1771 Roble Grande RD 
Alpine, CA 91901 
(619) 659-9393 
(619) 659-5966 (fax) 
Email: marysarmiento@sandiegosportingdogclub.org



July 2010 Newsletter

click here for printable PDF version

President: Mary Sarmiento

1st VP: Rick Greenwell

2nd VP: Pam Felgenhauer

Treasurer: Wendy Greenwell

Secretary: Randy Domingos

Members:  Bill Cox
               Joe Artes 
               Ernie Lopez
               Ron Dotson

Bryan and Rita Bonas's Roxy
Ron Dotson photograph


Calendar of Events


Our Topic - "Photographing your dog"

Wednesday, July 14th
Animal Medical Center
600 Broadway, El Cajon

SDSDC BBQ & Fireworks
July 10th, 6PM BBQ - Fireworks at 9:50pm
Sunset Point, Mission Bay, by the Dana Hotel
Contact Mary Sarmiento for details.
Click for map.

SDSDC Padre Game - July 17th

Snake Avoidance Clinic - July 24th
High On Kennels - Santa Ysabel
Contact Joe Artes or Randy Domingos for details.
Click for printable PDF flyer to post and hand out.

SDSDC Picnic - July 31st
11:00 AM - Dos Picos County Park, Ramona
The Club will supply Carne Asada and Pollo Asada and hot dogs.  Bring a side dish to share.
The Club will provide sodas and water.  If you have any sort of outdoor game for all to enjoy
please bring it.  We'll be conducting a White elephant raffle so bring an item to contribute
relating to dogs or hunting valued at under $20.
Volunteers may still be needed, contact Wendy Greenwell to see how you can help out.

Doggie Yappy Hour - Sarmiento's - August 21st.
Look for details in the August Newsletter


Recent Events

Rattlesnake Avoidance Clinic, June 26th, 2010

By Mary Sarmiento


The Rattlesnake Avoidance Clinic went well on the 26th in Alpine. Sam Madamba put on an informative and successful workshop. A big thanks goes out to Sam, his son Nick, and his three rattlesnakes. Thanks to Matt Johnson, Pam Felgenhauer, Rick and Wendy Greenwell, Eleanor, and me for organizing, placing flyers, and helping out at the event. We were short on time for advertising, but still managed to put 14 dogs through. I had a great time, and enjoyed the day and the company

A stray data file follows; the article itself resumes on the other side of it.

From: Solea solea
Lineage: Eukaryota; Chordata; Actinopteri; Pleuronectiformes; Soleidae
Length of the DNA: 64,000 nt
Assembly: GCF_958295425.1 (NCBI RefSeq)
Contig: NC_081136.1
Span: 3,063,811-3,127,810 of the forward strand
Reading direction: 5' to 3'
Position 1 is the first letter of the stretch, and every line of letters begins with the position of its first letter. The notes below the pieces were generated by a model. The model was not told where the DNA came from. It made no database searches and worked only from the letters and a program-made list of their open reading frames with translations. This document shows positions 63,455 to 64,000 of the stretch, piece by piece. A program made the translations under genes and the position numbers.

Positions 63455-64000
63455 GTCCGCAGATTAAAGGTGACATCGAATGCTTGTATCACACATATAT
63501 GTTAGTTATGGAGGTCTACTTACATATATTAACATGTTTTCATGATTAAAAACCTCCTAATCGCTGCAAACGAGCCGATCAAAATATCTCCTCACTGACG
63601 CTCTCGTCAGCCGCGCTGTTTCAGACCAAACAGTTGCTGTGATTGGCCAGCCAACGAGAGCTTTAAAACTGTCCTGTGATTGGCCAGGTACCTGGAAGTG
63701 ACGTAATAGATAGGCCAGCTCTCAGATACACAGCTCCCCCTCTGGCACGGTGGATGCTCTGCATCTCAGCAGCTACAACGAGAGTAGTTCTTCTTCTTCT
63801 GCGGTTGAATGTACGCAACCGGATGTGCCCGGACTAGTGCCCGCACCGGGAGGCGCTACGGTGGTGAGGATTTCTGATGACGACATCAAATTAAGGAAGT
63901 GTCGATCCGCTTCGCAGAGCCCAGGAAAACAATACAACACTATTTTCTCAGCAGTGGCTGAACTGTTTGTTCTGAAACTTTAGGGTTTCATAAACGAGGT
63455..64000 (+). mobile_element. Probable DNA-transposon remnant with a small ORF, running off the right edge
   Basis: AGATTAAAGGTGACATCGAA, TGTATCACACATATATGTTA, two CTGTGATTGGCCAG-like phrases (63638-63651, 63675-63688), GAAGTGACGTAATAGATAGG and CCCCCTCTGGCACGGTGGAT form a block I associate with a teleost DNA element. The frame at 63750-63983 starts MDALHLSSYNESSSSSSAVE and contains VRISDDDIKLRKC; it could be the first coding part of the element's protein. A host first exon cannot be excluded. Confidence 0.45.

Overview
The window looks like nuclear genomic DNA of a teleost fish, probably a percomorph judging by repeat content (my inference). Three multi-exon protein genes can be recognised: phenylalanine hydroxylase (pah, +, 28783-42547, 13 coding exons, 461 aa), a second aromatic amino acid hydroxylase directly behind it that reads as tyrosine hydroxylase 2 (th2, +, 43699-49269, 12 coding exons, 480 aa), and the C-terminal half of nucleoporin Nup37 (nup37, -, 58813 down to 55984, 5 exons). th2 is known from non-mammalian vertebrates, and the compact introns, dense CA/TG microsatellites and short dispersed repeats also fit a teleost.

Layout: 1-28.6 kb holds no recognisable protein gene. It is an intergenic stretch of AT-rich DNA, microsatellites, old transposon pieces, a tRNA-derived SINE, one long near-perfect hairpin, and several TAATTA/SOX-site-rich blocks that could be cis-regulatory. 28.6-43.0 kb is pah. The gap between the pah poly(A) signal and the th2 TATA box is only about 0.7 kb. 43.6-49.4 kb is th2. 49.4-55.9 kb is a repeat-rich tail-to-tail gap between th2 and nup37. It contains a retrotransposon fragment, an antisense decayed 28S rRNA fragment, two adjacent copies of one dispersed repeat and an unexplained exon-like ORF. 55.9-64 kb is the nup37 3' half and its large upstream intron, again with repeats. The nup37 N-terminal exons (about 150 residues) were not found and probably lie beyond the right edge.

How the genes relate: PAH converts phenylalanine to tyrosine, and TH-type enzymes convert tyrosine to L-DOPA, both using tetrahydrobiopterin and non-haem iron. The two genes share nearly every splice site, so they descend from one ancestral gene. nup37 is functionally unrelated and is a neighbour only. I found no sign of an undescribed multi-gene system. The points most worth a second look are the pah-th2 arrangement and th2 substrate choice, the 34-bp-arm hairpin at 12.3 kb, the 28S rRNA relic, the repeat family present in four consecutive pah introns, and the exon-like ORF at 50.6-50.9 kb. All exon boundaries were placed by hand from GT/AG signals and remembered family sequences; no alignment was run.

2010 SDSDC Gun Raffle


2010 SDSDC Gun Raffle

By Pam Felgenhauer

All current members will be getting a package in the mail that contains ten (10) raffle tickets for the 12 ga. and ten (10) tickets for the 28 ga. Remington SPR310 guns that we are raffling off at the 2011 SDSDC Banquet. Also enclosed is a flyer with all the information on the guns. Please be sure to read the memo for important info concerning this raffle. The specifics of the guns are as follows:

Remington SPR310
Walnut stock
12 ga.-28" barrel
four chokes
28 ga. - 26" barrel
fixed modified & full
Auto selective ejector
Chrome lined bore
Vent rib


Tickets will be $5 each or 5 for $20.  The Drawing will be held at our annual banquet January 15th 2011.  The winner must be eligible to own a firearm under California and need not be present to win.  The Club will not refund the ticket costs to a winner who is not eligible to own a firearm under California law.  

The Board of Directors and General Meeting Report


SDSDC Board of Directors meeting June 9th, 2010

Present were, Mary Sarmiento, Randy Domingos, Joe Artes, Ernie Lopez and Ron Dotson.

Old Business

Snake Avoidance – Two Clinics will be held. June 26th in Alpine, Mary Sarmiento with Sam Madamba to organize this event and July 24th, Joe Artes and Randy Domingos to organize with Tracy Presson. Once finalized an e-mail will be sent out with flyers for members to distribute, members will be asked to volunteer for the events.

Gun Raffle – Mary will organize the mailing of the raffle tickets and ask Trevor to generate a flyer. 

Picnic – The picnic will be July 31st, 2010. Wendy Greenwell is organizing the event and will provide the specifics for the July newsletter.

Safety Shoot – No update as Rick was unable to attend the meeting. Jimmy Phillips has determined we need a Safety Officer at each shooting position as opposed to a single Safety Officer as in years past.

Bird Boxes – Ernie Has found a source for used bird boxes. The club will buy 40 boxes at $15 each, a $600 purchase. We don’t need 40 boxes so the some will be available for purchase by other clubs or our members.